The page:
AFC Left with Questions to Answer Ahead of Draw for Final 2022 World Cup Qualifying Round

Published June 20th, 2021 - 03:42 GMT
AFC logo (Photo: the-afc.com)
AFC logo (Photo: the-afc.com)
Highlights
The identity of the 12 competing nations may be known, but where the matches will take place is still up in the air

Something unusual happened on Friday. FIFA announced the new rankings only for 12 teams in Asia so the Asian Football Confederation (AFC) can, on July 1, go ahead with the draw for the third round of qualification for the 2022 World Cup.

This will separate the surviving dozen into two groups of six who will battle it out from September to March, with the top two from each automatically going to Qatar. Sounds easy but while the “who” and the “when” are already decided, the issue that is going to dominate in the cramped corridors of AFC house in Kuala Lumpur over the next few weeks with countries still battling COVID-19 is “where.”

After leading Australia to top spot in Group B, coach Graham Arnold admitted that he was in the dark as to whether the Socceroos will be able to play Down Under any time soon. “You’re asking me what’s going to happen next with the Socceroos? I don’t know,” Arnold said last week. “I don’t know if we’ll play in Australia at all this year and where we’ll play overseas, I’ve got no idea.”

Ideas are starting to be thrown around, however. Officially, at the moment, the games will be played in the traditional home-and-away format but, as things stand in terms of the travel restrictions that are in place in a number of countries, there are questions as to whether this will be possible.

That will be the first priority. It is possible that given the importance most nations place on the World Cup, that hitherto-reluctant authorities will be willing to host home legs in the coming weeks and months. If enough are ready to do so (Iraq and Syria don’t play at home anyway), then even if there are a couple of serious dissenters, they will be given a choice: To follow the format or play their home legs — at least in the early stages — away.

This may not be possible, however, and could mean a huge headache.

The second half of the second round was played at centralized venues, but while there was plenty of debate, there wasn’t a huge amount of rancor. Iran were angry at being sent to Bahrain, partly as it meant they played seven out of eight games away from home but this was partly due to the fact the team were struggling at the time. Smaller teams were not in the running for top spot so didn’t mind so much being hosted in, for example, Saudi Arabia or Japan. That won’t be the case in the third round with the big boys battling for a World Cup place.

As one AFC official said, “The second round was relatively easy to sort out. Most of the big nations hosted the games and there weren’t many complaints aside from Iran. Australia also had to go away but as their government’s travel restrictions were so tight, they understood. Also, playing Nepal twice on foreign soil was not seen as a major problem but playing Japan twice in Japan would be very different.”

If there are centralized venues, the simple question is one that is very difficult to answer. Who hosts them? With the World Cup at stake, most of the 12 will be very keen to have home advantage.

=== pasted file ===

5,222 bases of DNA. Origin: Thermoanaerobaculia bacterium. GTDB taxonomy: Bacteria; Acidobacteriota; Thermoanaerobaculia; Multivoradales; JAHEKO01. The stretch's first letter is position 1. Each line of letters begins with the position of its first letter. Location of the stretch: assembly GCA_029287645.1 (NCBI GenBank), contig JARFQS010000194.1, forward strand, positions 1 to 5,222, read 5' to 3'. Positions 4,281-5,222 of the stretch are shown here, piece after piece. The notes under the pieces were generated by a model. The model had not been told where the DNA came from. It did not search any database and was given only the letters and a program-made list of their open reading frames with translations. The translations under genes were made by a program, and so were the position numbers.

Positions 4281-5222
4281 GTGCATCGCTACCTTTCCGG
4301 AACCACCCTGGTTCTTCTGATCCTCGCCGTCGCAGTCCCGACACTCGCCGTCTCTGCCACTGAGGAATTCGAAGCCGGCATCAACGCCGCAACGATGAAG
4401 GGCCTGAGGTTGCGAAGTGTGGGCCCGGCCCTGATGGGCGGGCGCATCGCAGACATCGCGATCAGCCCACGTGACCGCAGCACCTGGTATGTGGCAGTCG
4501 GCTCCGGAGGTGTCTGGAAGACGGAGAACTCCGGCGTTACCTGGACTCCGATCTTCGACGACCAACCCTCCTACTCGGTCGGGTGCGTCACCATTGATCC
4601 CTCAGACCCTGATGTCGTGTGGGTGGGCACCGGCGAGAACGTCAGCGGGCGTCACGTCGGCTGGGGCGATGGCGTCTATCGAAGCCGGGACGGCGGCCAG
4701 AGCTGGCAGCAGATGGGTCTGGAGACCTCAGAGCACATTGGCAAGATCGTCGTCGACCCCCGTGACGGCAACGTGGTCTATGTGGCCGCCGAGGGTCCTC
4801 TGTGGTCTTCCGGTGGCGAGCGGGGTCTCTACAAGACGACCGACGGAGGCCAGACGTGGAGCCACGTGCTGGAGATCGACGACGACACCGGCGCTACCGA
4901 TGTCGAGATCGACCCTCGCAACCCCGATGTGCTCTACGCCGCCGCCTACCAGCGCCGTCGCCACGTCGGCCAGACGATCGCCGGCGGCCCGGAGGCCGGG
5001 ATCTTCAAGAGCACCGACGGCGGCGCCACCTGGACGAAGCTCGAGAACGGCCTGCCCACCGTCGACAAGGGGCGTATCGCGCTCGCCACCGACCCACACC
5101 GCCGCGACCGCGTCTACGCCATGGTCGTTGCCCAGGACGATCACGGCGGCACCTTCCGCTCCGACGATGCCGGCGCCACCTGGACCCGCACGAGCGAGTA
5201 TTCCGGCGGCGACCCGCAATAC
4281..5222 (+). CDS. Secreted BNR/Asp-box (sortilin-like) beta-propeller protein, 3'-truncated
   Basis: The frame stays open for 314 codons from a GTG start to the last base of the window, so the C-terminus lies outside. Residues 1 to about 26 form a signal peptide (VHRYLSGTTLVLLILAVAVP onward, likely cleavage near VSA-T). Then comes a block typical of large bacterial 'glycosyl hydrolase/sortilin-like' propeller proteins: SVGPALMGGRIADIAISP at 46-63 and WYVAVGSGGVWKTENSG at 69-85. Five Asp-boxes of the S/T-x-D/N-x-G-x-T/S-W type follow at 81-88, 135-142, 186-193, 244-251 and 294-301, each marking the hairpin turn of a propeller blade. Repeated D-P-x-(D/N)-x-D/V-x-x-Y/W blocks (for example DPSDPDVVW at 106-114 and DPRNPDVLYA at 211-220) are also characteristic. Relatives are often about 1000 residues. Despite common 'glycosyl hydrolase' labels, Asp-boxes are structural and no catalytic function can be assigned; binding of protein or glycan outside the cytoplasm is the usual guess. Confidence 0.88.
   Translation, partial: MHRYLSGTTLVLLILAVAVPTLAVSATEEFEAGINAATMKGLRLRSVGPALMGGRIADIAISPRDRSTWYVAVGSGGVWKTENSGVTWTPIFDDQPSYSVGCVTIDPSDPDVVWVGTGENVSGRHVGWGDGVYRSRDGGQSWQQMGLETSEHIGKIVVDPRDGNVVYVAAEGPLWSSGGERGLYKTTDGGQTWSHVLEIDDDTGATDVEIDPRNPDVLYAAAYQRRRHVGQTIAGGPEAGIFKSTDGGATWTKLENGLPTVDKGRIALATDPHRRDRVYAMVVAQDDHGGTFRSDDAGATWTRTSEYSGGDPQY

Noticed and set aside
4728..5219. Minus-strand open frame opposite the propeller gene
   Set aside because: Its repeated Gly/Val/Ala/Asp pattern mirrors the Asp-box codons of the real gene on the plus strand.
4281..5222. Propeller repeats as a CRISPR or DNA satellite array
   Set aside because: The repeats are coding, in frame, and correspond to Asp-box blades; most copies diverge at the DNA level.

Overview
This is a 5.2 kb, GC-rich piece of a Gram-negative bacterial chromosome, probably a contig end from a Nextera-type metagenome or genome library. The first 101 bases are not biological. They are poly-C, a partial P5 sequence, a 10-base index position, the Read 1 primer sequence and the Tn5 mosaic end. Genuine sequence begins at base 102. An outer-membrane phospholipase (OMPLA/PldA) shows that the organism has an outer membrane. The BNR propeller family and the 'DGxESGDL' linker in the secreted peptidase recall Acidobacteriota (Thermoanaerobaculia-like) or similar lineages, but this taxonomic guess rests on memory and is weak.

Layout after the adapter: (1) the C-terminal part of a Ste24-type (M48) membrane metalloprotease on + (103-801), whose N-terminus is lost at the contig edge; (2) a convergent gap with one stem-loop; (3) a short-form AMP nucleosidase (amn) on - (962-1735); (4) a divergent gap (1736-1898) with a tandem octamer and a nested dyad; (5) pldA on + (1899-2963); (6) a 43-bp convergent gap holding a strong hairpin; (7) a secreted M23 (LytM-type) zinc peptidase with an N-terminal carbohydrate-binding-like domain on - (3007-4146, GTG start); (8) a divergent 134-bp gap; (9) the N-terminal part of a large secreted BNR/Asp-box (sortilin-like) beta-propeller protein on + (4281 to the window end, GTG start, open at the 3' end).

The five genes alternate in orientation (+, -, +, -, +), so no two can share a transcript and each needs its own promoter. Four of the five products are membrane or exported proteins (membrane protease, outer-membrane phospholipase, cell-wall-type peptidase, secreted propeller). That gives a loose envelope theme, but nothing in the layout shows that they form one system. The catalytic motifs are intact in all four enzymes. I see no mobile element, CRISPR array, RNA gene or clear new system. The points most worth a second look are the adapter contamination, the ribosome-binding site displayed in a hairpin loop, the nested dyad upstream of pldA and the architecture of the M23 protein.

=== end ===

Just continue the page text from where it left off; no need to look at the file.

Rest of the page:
“You can imagine the rows if Japan have to play all their games in South Korea or vice-versa,” said the official. There could be rotating hosts with one country hosting two or three games at a time, but this also leaves the games at the mercy of travel restrictions.

While the AFC will wait until the draw is made to really start investigating the issue, there are possible solutions. At the moment, the expectation is that it will be easier to sell neutral venues to the contenders. This happened as recently as the 1990 and 1994 World Cups with the final games being played in Singapore and Qatar respectively.

The obvious option now is Qatar. The country successfully hosted AFC Champions League games last year and with the World Cup just over a year away, it has the stadiums and the know-how and, crucially, is not involved in qualification. Officials believe there will be plenty of pushback but that would fade as countries realize there are not many better options and the important thing is just to finish qualification.

After being on the backfoot and reacting to events throughout the second round, the AFC now wants to be as proactive as possible and the feeling is that Qatar offers as much certainty as is possible at the moment.

The question then changes into when. If the games take place along the already-set FIFA windows, it means a lot of traveling for some countries and almost none for others, and there may be a push for a second neutral venue over in the east.

All 10 games (per team) taking place over an intensive month would be ideal, but back in the 1990s there were few Asian players in Europe meaning that it was a case of just organizing domestic leagues. Now, many of the biggest stars don’t play in Asia and would not be released by clubs for a month of busy football.

Some feel that the best way forward is reducing the number of games with the thinking being that, if there is a neutral venue then you don’t need home-and-away legs. Playing five games instead of 10 means that enough space can be found in the calendar.

There is no easy option, however, and that means a lot of difficult conversations following the draw on July 1.

By John Duerden


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